FCT's indoor, matted, and temperature-controlled facility allows for year round Hippotherapy sessions.
Hippotherapy does not use hippos, nor is it treating hippos or a horse. Hippotherapy is rehabilitation for humans with the aid of the horse's movement. FCT was established to provide Hippotherapy services in the middle-TN area. In fact, Dr. Allen was the first Hippotherapy Clinical Specialist (HPCS) in the middle-TN area. Dr. Allen maintained her HPCS certification from 2005-2019. Dr. Allen is also a regional and national speaker on the subject of Hippotherapy and a Clinical Instructor in the area of Hippotherapy.
Hippotherapy is a treatment strategy that is employed by a physical therapist, an occupational therapist, or a speech language pathologist. Each professional has a set of rehabilitation goals for their clients. The goal is not to learn to ride a horse, but rather to sit up on their own, to hold their head up, to walk, to transfer, to improve balance in order to prevent falls, to relax muscles for better range of motion and mobility, etc. Each client's set of goals is unique to them and their abilities and desires.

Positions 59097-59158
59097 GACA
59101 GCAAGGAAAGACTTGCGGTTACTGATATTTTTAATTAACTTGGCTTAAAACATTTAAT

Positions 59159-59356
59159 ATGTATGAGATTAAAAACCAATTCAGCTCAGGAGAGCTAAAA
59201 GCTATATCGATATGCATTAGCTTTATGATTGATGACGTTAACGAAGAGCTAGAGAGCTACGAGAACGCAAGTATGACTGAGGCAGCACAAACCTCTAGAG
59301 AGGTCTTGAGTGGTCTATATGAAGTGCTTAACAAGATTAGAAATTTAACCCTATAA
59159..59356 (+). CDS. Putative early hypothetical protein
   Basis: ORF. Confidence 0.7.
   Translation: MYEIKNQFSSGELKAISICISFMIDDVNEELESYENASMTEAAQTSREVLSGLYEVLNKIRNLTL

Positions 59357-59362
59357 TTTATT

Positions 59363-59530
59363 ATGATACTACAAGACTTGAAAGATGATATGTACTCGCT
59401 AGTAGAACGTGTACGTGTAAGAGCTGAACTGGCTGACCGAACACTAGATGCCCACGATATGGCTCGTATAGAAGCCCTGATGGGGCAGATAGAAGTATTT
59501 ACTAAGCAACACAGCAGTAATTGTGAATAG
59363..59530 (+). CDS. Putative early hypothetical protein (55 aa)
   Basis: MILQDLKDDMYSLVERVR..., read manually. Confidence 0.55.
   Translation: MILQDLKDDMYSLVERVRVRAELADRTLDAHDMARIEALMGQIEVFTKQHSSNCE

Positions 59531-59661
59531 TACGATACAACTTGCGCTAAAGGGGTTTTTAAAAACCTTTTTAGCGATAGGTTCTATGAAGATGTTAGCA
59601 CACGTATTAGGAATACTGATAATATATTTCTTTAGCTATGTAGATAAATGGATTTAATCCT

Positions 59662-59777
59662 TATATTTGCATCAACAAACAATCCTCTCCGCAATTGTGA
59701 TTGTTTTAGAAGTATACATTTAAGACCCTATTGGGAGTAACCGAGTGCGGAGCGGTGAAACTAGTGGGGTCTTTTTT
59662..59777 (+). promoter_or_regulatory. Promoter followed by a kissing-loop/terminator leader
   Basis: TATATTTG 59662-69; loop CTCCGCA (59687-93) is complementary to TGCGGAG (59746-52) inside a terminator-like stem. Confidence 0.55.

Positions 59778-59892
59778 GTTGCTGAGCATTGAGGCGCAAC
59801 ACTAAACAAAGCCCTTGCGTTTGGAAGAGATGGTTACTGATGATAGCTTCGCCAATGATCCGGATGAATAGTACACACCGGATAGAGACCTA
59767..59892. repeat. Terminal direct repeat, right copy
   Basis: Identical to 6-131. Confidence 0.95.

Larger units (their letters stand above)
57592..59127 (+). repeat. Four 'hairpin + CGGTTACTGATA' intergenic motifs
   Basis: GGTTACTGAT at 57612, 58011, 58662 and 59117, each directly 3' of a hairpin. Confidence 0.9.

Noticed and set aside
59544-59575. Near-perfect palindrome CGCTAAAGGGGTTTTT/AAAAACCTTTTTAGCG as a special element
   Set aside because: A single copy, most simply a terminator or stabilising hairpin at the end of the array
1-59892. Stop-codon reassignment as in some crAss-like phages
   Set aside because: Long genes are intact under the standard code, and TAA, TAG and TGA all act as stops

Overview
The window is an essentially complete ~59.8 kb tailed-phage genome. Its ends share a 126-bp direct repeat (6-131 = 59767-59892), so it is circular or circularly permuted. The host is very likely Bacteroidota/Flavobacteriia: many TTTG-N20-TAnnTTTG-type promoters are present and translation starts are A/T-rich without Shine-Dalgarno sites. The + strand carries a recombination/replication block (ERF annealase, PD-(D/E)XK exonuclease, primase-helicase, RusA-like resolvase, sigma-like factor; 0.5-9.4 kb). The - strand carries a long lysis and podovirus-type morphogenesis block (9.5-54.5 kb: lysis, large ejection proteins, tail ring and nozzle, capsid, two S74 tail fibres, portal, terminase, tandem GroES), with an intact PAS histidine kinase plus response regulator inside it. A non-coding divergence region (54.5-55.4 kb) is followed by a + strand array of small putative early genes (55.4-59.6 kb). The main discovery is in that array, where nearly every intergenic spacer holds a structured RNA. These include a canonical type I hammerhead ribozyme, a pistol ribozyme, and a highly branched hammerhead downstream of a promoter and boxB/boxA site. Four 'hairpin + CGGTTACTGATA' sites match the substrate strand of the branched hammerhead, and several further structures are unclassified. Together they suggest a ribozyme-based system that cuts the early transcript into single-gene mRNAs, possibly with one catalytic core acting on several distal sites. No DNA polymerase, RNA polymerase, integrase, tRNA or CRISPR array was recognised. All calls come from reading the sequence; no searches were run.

During Hippotherapy sessions, the therapist will ask that the horse be moved in such a way to enhance the function of certain muscle groups and to relax others. The client may also be directed into different positions on the horse. For instance, laying on one's belly while the horse is moving, encourages head and neck control and back extension. In conclusion, Hippotherapy differs from more traditional treatment strategies through its use of the horse's movement to provide sensory input to the patient and graded 3-dimensional balance and mobility challenges.
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When FCT started, there were only Therapeutic Riding Centers in TN. As a result, FCT has strived to educate the general public and equestrian and health professionals throughout the years on the differences between the two.
|Conducted by a Riding Instructor||Conducted by a Therapist|
|Goal is to learn to control a horse||Goal is to learn life skills|
|Client typically faces forward||Client may be placed in different positions|
|A saddle is almost always used||Often the client is riding on a bareback pad|
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